No elections: Country does not conduct elections.

Proportional Representation (PR): An electoral system family based on the principle of the conscious translation of the overall votes of a party or grouping into a corresponding proportion of seats in an elected body. For example, a party which wins 30 per cent of the votes would receive approximately 30 per cent of the seats. All PR systems require the use of multi-member districts. There are two major types of PR system, List PR and the Single Transferable Vote.

Source: Electoral System Design Database. International Institute for Democracy and Electoral Assistance (IDEA), Stockholm, Sweden. Copyright © International Institute for Democracy and Electoral Assistance.


Election Rules

Alternative Vote (AV): A candidate-centered, preferential plurality/majority system used in single-member districts in which voters use numbers to mark their preferences on the ballot paper. A candidate who receives an absolute majority (50 per cent plus 1) of valid first-preference votes is declared elected. If no candidate achieves an absolute majority of first preferences, the least successful candidates are eliminated and their votes reallocated until one candidate has an absolute majority of valid votes remaining.

Block Vote (AV): A plurality/majority system used in multi-member districts in which electors have as many votes as there are candidates to be elected. Voting is candidate-centered. The candidates with the highest vote totals win the seats.

First Past The Post (FPTP): The simplest form of plurality/majority electoral system, using single-member districts and candidate-centered voting. The winning candidate is the one who gains more votes than any other candidate, even if this is not an absolute majority of valid votes.

List Proportional Representation (List PR): A system in which each participant party or grouping presents a list of candidates for an electoral district, voters vote for a party, and parties receive seats in proportion to their overall share of the vote. Winning 179 candidates are taken from the lists. See Closed list, Open list and Free list.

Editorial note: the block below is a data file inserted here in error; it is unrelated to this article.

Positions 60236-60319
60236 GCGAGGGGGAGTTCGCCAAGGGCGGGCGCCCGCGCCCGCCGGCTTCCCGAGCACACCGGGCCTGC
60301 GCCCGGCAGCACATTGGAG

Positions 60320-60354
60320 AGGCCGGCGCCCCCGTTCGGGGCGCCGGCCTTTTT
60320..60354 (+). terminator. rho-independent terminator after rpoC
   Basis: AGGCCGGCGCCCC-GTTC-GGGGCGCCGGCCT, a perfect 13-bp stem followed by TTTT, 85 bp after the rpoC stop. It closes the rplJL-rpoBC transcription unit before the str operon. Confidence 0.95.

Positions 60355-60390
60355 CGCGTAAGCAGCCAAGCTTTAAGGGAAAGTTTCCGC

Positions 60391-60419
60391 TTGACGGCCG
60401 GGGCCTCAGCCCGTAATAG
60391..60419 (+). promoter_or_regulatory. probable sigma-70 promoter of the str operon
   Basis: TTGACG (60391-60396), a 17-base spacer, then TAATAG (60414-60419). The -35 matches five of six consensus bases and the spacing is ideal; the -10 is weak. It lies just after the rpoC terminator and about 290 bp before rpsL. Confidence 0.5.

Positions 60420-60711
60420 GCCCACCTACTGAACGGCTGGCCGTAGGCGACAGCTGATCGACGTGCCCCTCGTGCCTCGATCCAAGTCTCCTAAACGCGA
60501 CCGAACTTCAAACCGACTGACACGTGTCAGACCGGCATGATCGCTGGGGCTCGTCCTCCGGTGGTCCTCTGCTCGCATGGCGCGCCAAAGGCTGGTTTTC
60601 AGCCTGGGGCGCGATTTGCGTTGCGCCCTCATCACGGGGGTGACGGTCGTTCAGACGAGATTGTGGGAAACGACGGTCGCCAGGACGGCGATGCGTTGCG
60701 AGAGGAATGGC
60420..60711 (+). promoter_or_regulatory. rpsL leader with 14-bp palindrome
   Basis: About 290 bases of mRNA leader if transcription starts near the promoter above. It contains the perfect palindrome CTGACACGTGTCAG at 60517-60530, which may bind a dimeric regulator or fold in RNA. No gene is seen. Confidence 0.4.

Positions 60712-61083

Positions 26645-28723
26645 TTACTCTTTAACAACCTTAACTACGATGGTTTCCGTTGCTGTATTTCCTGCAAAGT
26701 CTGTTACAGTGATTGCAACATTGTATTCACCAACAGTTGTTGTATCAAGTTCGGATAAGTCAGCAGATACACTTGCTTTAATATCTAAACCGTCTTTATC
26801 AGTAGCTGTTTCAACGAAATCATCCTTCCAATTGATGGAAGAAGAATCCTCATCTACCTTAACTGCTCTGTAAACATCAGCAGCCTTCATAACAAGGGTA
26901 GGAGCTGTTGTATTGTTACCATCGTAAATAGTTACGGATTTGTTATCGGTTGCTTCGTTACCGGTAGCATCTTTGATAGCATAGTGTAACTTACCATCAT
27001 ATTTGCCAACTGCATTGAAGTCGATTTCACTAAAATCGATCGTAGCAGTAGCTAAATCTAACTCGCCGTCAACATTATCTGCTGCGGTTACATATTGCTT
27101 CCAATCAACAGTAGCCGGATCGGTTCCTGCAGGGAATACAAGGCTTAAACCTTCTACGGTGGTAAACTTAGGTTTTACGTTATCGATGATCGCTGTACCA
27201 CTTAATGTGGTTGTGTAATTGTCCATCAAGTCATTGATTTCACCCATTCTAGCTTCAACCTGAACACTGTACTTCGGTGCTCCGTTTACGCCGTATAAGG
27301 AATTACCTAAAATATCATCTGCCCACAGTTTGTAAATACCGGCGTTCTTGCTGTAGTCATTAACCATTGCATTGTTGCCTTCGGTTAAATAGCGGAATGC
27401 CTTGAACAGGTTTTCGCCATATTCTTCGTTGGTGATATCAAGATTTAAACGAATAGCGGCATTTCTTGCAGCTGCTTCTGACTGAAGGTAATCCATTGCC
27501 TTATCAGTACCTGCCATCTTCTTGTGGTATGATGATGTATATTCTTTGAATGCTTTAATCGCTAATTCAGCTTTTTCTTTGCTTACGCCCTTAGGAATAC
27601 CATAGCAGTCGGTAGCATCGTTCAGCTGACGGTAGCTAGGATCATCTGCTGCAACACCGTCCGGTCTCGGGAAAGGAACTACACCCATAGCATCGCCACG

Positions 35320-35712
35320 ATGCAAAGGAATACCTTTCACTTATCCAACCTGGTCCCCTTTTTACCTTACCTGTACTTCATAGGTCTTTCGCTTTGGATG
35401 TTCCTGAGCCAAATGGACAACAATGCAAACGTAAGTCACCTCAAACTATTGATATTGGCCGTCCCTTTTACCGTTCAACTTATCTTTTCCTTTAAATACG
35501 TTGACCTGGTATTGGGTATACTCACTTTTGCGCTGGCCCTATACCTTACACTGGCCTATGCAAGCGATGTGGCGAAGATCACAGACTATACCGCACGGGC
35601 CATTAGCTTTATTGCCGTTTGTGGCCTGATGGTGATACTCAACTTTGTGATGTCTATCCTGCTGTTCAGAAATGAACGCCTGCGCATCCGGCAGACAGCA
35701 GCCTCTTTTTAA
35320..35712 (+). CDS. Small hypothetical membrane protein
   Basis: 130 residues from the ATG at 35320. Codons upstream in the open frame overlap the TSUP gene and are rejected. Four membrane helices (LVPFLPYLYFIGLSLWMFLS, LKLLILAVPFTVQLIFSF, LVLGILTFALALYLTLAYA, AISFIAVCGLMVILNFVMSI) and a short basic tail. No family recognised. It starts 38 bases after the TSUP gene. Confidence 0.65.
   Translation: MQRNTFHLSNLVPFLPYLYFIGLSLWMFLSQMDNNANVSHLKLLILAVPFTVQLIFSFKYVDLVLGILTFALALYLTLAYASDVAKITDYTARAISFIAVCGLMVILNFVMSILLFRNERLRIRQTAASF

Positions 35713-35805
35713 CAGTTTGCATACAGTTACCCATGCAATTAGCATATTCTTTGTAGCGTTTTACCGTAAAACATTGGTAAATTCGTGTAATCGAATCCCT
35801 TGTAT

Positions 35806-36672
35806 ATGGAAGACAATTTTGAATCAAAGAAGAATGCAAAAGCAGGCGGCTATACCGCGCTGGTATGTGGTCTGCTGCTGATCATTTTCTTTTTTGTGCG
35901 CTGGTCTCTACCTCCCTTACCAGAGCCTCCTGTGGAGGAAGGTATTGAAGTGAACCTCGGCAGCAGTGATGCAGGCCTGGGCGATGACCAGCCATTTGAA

No free elections: Country does not conduct free elections.

Mixed Member Proportional: A mixed (combined) system in which all the voters use the first electoral system, usually a plurality/majority system, to elect some of the representatives to an elected body. The remaining seats are then allocated to parties and groupings using the second electoral system, normally List PR, so as to compensate for disproportionality in their representation in the results from the first electoral system. 

Parallel System: A mixed system in which the choices expressed by the voters are used to elect representatives through two different systems, usually one plurality/majority system and one proportional representation system, but where no account is taken of the seats allocated under the first system in calculating the results in the second system. See also Mixed-Member Proportional.

Party Block Vote (PBV): A plurality/majority system using multi-member districts in which voters cast a single party-centered vote for a party of choice, and do not choose between candidates. The party with most votes will win every seat in the electoral district.

Single Non-Transferable Vote (SNTV): An electoral system in which voters cast a single candidate-centered vote for one candidate in a multi-member district. The candidates with the highest vote totals are declared elected.

Single Transferable Vote (STV): A preferential candidate-centered proportional representation system used in multi-member districts. Candidates that surpass a specified quota of first-preference votes are immediately elected. In successive counts, votes are redistributed from least successful candidates, who are eliminated, and votes surplus to the quota are redistributed from successful candidates, until sufficient candidates are declared elected.

Two-Round System (TRS): A plurality/majority system in which a second election is held if no candidate achieves a given level of votes, most commonly an absolute majority (50 per cent plus one), in the first election round. A Two-Round System may take a majority-plurality form, in which it is possible for more than two candidates to contest the second round. An example is the French system, in which any candidate who has received the votes of over 12.5 per cent of the registered electorate in the first round can stand in the second round. The candidate who wins 183 the highest number of votes in the second round is then declared elected, regardless of whether they have won an absolute majority. Alternatively, a Two-Round System may take a majority run-off form, in which only the top two candidates in the first round contest the second round.

Source: Electoral System Design Database. International Institute for Democracy and Electoral Assistance (IDEA), Stockholm, Sweden. Copyright © International Institute for Democracy and Electoral Assistance.


Party System

Multi party-hyper competitive: Party system in which candidates from numerous parties compete for and have won seats in a government's elected bodies.

Multi party-limited competition: Party system in which candidates from numerous parties compete for seats in the governments, but only candidates from a few parties hold seats in a government's elected bodies.

One party: Party system in which only one party is permitted to hold seats in government offices.

Two party: Party system in which only two parties hold the vast majority of seats in a government's elected bodies.


System of Government

Federal: Political system in which power and/or sovereignty are divided between central and regional units.

Unitary: System of government in which all power is centralized in a national government, and local or regional governments are created by national government for administrative convenience.